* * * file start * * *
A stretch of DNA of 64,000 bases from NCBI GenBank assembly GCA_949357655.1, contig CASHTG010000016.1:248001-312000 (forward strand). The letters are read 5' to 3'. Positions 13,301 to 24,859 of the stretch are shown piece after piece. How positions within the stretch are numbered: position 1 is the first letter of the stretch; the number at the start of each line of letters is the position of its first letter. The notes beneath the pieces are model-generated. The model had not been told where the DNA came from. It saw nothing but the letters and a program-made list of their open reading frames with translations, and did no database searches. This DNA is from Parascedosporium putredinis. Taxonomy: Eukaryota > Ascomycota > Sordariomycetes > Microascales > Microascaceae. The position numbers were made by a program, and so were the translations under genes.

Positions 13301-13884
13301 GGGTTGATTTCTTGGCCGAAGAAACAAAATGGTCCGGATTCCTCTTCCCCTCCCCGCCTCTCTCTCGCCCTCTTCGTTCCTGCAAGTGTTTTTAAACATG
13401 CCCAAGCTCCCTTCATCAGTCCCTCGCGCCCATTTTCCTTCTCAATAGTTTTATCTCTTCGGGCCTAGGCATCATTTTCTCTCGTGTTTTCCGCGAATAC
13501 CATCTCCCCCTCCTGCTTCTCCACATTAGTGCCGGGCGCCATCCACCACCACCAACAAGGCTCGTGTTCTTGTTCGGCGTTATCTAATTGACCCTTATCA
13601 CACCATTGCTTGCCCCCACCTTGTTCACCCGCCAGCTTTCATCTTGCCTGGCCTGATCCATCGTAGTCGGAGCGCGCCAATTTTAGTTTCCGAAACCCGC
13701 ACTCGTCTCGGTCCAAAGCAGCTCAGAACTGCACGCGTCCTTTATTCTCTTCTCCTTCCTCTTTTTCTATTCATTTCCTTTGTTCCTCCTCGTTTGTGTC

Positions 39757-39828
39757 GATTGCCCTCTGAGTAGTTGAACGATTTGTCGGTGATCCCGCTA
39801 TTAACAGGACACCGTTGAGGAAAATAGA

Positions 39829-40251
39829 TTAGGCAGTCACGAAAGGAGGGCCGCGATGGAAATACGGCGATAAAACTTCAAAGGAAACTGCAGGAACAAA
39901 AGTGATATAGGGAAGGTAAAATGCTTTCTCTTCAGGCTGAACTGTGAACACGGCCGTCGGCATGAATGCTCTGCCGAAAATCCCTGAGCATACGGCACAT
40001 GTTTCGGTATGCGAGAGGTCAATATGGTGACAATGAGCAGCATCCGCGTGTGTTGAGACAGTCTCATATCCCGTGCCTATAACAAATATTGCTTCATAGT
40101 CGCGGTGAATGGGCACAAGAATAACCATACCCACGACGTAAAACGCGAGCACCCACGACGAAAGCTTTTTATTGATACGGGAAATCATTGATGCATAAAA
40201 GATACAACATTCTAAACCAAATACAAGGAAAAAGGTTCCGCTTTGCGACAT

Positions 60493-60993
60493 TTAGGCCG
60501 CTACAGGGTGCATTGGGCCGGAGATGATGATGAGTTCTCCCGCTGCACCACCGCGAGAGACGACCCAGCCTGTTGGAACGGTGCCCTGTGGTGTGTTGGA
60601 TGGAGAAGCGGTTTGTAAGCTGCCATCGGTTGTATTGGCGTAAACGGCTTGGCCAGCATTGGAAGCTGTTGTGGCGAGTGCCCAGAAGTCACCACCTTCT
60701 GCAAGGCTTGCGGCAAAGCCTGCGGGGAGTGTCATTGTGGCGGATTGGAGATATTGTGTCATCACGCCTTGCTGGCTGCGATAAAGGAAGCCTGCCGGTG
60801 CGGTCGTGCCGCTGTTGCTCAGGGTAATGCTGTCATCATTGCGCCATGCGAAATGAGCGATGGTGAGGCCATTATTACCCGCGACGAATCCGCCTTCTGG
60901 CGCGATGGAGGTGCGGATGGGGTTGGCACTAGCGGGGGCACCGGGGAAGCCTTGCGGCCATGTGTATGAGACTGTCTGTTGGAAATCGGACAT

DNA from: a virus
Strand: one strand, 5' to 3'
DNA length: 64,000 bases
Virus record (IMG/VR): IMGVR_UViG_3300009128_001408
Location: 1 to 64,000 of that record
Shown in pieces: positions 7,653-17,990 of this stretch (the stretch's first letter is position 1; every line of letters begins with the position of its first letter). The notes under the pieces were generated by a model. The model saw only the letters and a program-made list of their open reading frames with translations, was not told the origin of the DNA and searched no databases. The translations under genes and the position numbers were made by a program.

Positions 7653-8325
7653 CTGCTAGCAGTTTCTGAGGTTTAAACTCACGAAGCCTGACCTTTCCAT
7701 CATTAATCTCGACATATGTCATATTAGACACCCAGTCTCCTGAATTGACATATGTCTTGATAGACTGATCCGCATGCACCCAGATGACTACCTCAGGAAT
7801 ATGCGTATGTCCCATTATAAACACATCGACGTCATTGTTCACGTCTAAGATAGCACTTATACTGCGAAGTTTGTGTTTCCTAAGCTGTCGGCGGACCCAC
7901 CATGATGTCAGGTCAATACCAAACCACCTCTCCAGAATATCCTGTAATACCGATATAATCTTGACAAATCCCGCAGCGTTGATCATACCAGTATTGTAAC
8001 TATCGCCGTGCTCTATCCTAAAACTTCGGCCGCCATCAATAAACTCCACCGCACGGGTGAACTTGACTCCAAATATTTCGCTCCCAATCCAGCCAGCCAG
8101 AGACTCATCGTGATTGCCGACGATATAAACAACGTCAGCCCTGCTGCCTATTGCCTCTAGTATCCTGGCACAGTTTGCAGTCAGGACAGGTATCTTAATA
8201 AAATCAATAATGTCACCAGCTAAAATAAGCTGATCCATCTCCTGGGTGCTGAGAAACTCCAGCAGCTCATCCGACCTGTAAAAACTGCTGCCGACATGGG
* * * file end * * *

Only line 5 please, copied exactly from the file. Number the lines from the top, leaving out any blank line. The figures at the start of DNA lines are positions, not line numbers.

13501 CATCTCCCCCTCCTGCTTCTCCACATTAGTGCCGGGCGCCATCCACCACCACCAACAAGGCTCGTGTTCTTGTTCGGCGTTATCTAATTGACCCTTATCA